So we’re going to dance on the moon again. According to the Xinua news network the U.S. space agency NASA in partnership with India’s Nasa-equivalent, the Indian Space Research Operation (ISRO), an Indian spacecraft will launch from India sometime in 2008 with a payload of scientific instruments but no astronauts. According to the BBC the launch is part of a two year mission to map and learn more about the moon.
“The two-year mission of Chandrayaan-I to map the lunar surface and investigate its surface properties will advance knowledge about the Moon’s history and evolution, and inform future exploration decisions by characterizing the content of the lunar soil,” he said. — from the BBC
The agreement was signed in Bangalore this week and apparently it was the first visit by a NASA chief to India in 30 years. Even more, after India’s nuclear tests in 1988 t the US imposed an embargo on ISRO. All that has changed in what appears to be a trend toward more and more political and scientific cooperation between India and the U.S. as just a few months ago the two countries inked a deal to permit civilian nuclear cooperation.
Earlier in 2005 the EU agreed and gave its approval to India for lunar exploration. But why is the U.S. so eager to go back to the moon after a nearly 35 year hiatus? Seems lurking in the shadows of remnants of the cold war there is newfound interest by other “world powers” to expend new found wealth on space travel and exploration. Japan wants to go. And so does China and Russia.
In Space.com Paul Spurdis a space scientist at JOhns Hopkins University Applies Physics Lab says most of these countries are flying lunar missions to “get their feet wet” in planetary exploration. He says that with the new equipment and technology more and higher quality data will be important to asses potential resources on the moon which he says will be “a critical enabler to permanent human presence.”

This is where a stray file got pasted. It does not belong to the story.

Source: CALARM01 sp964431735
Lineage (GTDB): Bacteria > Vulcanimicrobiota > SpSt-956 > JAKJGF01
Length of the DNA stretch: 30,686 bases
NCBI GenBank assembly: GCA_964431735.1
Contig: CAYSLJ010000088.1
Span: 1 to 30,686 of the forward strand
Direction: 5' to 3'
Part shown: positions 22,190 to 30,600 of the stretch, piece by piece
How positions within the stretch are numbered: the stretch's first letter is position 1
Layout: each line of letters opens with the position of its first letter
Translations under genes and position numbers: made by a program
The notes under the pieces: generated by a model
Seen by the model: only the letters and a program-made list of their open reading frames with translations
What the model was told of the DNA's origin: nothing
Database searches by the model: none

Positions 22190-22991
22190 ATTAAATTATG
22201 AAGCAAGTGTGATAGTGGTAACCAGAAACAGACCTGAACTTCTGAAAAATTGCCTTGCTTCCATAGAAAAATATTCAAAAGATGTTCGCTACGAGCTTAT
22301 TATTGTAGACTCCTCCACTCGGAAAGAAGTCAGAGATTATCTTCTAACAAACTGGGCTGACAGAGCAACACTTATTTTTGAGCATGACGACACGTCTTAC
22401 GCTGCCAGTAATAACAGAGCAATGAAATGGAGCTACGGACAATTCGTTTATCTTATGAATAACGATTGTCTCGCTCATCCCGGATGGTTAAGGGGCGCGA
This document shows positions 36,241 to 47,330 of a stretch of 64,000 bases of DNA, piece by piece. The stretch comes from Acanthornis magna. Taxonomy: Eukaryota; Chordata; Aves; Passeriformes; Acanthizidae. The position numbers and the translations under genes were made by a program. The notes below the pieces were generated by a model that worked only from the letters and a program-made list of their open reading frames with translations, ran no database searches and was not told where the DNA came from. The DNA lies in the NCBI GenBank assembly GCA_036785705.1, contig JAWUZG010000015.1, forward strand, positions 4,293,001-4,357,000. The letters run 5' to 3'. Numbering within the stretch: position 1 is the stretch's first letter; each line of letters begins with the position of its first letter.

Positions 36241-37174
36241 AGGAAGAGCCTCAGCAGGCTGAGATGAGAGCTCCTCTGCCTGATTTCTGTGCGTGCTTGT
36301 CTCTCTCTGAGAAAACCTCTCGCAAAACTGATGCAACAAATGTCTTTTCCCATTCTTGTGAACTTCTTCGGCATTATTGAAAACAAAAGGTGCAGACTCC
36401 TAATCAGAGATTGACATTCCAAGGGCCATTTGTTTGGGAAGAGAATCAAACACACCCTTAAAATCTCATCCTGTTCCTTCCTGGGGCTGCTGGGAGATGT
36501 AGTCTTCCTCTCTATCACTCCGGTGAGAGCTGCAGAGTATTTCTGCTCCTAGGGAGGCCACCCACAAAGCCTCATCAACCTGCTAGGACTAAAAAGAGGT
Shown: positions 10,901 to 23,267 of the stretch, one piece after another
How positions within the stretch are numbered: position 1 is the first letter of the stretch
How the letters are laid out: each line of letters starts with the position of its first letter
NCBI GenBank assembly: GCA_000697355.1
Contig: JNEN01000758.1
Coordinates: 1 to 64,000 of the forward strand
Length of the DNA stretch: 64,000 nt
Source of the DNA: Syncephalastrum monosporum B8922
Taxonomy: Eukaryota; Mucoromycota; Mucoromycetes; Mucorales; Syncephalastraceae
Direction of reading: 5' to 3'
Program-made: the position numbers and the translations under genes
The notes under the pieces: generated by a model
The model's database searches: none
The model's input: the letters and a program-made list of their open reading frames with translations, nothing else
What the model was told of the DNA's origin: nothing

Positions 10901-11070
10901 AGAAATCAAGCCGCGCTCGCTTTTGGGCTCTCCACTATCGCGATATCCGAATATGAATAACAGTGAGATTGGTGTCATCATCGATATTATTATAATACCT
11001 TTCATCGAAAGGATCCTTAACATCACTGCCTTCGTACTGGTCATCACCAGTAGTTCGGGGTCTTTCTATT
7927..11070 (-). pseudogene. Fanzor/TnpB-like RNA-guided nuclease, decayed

I’m not sure if all this activity equates to a renewed Space Race. But it does signal a new era in global cooperation in scientific research and exploration of not only the moon but space, too. In March the Washington Post reported that the U.S. plans on putting a base-station on the moon as a step toward inhabiting Mars. But there are an enormous amount of questions to be answered before we can go. Perhaps most important, what will it cost? And who’s paying? What’s happening with the Space Shuttle?
The moon sits about 1/4 million miles away. Mars? 34 million. I’d like to go but I’m not sure my MedJetAssist medical evaluation plan will send help if I break my leg or get sick several million miles away. This goes for our astronauts too. But I’d go. And I think a global consortium to explore space is good diplomacy, step towards peace and a move in the right direction to better understand the world we all live in — together and interdependently.